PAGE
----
Peter Drucker: Managing Oneself—Book Overview

This article is an excerpt from the Shortform book guide to "Managing Oneself" by Peter F. Drucker. Shortform has the world's best summaries and analyses of books you should be reading.

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What’s Peter Drucker’s Managing Oneself about? What’s the key message to take away from the book?

Managing Oneself discusses how to take charge of your career to maneuver yourself into your ideal job. Peter Drucker, the author of many works on management theory, outlines the most important factors that he believes will help you succeed in your career efficiently. He asks that you manage yourself and take actions now that will lead to a flourishing career in the future. 

Here’s our review of Managing Oneself by Peter Drucker.

About the Author

Drucker, who died in 2005, is referred to as the founder of modern management. A global leader in management theory and practice for over 60 years, he wrote 39 books and countless articles, including more than 30 essays in the Harvard Business Review. He also coined the term “knowledge worker,” and he considered the measurement and increase of the productivity of knowledge workers to be the next great challenge for managers. 

Born in Austria, Drucker received a doctoral degree in Frankfurt and worked as a reporter in Germany before fleeing to England upon Hitler’s rise to power. He moved to the U.S. in 1937, later becoming a citizen, and taught at New York University and Claremont Graduate University, among other institutions. 

In 1939, he published his first book, The End of Economic Man, an examination of totalitarianism that influenced Winston Churchill. He began writing about management with Concept of the Corporation in 1946, about his study of General Motors (GM). He followed up with The Practice of Management (1954), Managing for Results (1964), Drucker on Management (1971), and many more works, including his most famous book The Effective Executive (1966). He continued to publish until the early 2000s.

President George W. Bush awarded Drucker the Presidential Medal of Freedom in 2002 for his contributions to management theory. He also received a medal for services to the Republic of Austria, and Japan made him a member of the Order of the Sacred Treasure, an award the emperor gives to significant contributors to an important field. Drucker’s obituary in the New York Times noted that his ideas on management were so influential that a comment from him could change the way top corporate leaders operated.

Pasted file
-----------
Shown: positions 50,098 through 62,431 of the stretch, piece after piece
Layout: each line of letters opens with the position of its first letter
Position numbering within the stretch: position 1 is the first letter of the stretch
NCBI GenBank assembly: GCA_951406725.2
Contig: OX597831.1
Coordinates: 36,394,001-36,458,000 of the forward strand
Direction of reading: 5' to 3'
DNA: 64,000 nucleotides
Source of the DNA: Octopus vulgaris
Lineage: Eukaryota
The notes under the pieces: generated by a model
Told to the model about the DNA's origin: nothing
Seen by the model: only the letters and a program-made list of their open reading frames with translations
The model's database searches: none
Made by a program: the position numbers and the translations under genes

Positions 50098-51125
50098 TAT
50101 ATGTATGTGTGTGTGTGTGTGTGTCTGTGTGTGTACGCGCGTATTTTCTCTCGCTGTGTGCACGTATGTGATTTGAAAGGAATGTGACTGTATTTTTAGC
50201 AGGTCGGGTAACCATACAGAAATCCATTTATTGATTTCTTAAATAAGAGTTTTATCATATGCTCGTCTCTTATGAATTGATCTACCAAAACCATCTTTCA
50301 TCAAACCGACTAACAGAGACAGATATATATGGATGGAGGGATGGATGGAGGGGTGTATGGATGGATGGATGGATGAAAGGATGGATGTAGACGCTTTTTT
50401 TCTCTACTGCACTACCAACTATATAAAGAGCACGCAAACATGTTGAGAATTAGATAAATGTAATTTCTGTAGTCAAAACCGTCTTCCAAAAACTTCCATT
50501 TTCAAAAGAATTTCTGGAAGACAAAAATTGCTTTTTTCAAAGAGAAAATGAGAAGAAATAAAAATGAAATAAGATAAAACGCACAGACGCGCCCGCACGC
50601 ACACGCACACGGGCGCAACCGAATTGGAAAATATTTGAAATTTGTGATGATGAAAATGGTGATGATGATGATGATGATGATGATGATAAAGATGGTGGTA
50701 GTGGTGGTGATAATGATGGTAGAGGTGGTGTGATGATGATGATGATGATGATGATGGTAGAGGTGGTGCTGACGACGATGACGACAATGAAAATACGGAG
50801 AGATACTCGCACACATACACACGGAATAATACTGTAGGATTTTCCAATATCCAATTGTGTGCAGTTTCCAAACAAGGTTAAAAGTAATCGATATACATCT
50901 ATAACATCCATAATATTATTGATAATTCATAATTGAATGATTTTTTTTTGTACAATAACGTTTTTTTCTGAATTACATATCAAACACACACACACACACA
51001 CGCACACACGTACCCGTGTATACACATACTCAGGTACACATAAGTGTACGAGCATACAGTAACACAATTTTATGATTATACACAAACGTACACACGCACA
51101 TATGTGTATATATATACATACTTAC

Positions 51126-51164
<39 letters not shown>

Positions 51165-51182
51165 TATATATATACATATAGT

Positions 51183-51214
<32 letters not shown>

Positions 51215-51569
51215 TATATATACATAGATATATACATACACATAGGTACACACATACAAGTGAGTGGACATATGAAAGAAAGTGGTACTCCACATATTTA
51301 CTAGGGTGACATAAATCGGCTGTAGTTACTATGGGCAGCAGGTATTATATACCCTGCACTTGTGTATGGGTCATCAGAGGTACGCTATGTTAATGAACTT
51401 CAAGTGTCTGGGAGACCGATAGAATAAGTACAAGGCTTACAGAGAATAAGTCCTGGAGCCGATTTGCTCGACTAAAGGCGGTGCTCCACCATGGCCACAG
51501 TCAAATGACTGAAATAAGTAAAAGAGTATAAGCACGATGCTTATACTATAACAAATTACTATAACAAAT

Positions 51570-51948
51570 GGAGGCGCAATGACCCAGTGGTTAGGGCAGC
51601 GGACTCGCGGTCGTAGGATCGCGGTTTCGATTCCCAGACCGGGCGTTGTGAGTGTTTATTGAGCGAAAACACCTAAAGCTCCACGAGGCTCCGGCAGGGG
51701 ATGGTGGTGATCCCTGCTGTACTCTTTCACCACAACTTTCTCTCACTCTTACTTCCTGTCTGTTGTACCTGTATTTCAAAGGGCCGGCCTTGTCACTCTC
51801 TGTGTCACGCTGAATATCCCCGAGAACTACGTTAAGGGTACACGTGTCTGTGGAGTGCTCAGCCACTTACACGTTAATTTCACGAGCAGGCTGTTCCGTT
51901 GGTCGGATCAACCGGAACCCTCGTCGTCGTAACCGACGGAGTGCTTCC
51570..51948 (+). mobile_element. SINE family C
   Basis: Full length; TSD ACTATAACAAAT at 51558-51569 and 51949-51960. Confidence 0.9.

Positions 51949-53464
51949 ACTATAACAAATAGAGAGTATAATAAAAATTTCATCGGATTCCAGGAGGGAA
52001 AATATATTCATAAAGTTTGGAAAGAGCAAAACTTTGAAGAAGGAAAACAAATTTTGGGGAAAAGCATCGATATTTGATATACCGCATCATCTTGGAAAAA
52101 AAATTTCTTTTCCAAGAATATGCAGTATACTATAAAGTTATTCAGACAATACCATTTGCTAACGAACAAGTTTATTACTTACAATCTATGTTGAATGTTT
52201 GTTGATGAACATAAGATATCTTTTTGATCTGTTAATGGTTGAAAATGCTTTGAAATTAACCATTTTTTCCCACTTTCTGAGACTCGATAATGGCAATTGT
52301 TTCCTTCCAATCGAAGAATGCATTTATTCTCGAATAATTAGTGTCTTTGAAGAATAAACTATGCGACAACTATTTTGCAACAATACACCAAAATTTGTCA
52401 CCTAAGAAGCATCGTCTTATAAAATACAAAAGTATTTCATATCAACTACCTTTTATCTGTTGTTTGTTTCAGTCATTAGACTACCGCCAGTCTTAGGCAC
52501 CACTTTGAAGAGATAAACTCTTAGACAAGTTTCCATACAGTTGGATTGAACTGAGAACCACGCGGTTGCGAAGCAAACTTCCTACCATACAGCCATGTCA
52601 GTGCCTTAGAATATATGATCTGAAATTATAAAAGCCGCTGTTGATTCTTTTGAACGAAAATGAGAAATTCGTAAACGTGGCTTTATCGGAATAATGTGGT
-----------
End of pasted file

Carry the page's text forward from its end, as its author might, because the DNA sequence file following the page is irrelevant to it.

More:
The Book’s Publication

Publisher: Harvard Business School Publishing Corporation, 2008. 

This summary is based on the 2008 version of Managing Oneself. The piece was originally published as an article in 1999, which was rerun in the Harvard Business Review in 2005. It was then published as a book in the Harvard Business Review Classics series. 

Many of Drucker’s other works focus on improving management techniques. This makes Managing Oneself an unusual addition to the canon of Drucker’s work as in this work, he zooms out to look at the notion of careers as a whole. He also gives advice that’s applicable to all employees, regardless of where they appear on the management hierarchy. 

Intellectual Context

Drucker had two significant intellectual influences in his life. The first was the Austrian economist Joseph Schumpeter, a friend of his father. Schumpeter educated Drucker about innovation and entrepreneurship, themes which he incorporated into his theories. 

The second influence was the English economist John Maynard Keynes, whom Drucker heard give a lecture in Cambridge in 1934. Keynes’s influence on Drucker wasn’t as intentional, as he pushed Drucker to take a view on management starkly different from his own: “I suddenly realized that Keynes and all the brilliant economic students in the room were interested in the behavior of commodities, while I was interested in the behavior of people,” Drucker later wrote. Drucker therefore emphasized the role of the employee in determining the success of a business and asserted that workers are assets, not liabilities.